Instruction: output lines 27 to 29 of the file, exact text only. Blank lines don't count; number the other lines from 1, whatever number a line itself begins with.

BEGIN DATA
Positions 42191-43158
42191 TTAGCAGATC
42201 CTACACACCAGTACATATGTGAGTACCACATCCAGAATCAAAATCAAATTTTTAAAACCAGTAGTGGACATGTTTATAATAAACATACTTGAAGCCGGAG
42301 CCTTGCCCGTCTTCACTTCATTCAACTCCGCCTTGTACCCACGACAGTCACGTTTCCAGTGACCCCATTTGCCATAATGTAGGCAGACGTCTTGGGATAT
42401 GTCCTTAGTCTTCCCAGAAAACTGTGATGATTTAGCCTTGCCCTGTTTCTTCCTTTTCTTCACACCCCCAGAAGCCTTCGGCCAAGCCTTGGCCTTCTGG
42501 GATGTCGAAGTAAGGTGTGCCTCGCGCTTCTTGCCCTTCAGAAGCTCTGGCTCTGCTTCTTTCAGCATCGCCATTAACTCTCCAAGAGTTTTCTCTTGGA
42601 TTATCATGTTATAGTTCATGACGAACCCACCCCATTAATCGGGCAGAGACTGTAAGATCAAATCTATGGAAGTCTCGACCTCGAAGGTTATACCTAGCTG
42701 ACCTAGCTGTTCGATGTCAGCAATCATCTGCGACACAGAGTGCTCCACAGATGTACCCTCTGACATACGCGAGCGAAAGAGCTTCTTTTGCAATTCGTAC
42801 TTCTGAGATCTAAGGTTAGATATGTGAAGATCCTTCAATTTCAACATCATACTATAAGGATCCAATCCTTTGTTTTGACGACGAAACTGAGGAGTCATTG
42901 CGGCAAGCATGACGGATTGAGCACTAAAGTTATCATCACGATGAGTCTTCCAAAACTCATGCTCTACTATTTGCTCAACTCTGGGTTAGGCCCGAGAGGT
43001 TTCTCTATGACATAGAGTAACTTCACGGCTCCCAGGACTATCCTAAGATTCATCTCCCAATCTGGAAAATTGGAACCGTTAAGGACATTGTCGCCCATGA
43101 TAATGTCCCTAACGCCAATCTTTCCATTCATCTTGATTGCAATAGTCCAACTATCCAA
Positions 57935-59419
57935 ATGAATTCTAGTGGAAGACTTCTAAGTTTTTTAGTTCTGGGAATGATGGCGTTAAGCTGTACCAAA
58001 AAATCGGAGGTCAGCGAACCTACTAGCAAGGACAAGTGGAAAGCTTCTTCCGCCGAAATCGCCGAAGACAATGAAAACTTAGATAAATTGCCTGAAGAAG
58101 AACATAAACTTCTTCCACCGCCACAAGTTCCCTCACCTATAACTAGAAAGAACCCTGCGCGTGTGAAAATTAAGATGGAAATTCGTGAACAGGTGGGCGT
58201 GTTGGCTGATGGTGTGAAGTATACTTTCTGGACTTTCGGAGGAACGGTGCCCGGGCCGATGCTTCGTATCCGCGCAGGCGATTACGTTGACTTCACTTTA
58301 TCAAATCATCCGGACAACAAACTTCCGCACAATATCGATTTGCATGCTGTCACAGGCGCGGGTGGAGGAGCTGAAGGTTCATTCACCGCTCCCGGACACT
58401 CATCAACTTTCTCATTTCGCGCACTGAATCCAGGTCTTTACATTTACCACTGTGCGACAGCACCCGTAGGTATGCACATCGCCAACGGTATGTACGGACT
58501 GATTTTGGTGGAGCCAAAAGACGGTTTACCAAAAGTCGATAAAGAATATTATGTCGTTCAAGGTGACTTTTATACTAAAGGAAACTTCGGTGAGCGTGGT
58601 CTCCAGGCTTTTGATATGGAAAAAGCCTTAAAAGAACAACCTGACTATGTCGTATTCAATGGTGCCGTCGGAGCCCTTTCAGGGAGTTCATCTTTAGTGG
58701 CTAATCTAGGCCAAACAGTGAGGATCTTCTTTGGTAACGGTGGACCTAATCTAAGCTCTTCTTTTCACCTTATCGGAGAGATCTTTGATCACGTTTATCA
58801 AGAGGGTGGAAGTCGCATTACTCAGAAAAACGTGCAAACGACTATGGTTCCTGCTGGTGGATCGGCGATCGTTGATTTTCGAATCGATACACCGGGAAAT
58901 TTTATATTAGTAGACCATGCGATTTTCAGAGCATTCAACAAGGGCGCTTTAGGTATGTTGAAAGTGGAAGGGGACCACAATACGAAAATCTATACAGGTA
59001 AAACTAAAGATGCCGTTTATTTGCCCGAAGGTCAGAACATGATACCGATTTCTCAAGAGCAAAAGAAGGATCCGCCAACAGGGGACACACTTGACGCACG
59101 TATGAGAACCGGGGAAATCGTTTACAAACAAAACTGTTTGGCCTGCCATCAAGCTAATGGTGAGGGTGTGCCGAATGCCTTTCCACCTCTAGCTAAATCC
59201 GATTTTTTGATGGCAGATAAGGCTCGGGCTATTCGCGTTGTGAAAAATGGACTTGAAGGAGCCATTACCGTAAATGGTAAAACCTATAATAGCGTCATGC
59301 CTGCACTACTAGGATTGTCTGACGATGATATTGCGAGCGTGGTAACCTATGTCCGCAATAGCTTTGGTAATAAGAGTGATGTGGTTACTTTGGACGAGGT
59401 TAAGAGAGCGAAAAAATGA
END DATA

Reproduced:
59201 GATTTTTTGATGGCAGATAAGGCTCGGGCTATTCGCGTTGTGAAAAATGGACTTGAAGGAGCCATTACCGTAAATGGTAAAACCTATAATAGCGTCATGC
59301 CTGCACTACTAGGATTGTCTGACGATGATATTGCGAGCGTGGTAACCTATGTCCGCAATAGCTTTGGTAATAAGAGTGATGTGGTTACTTTGGACGAGGT
59401 TAAGAGAGCGAAAAAATGA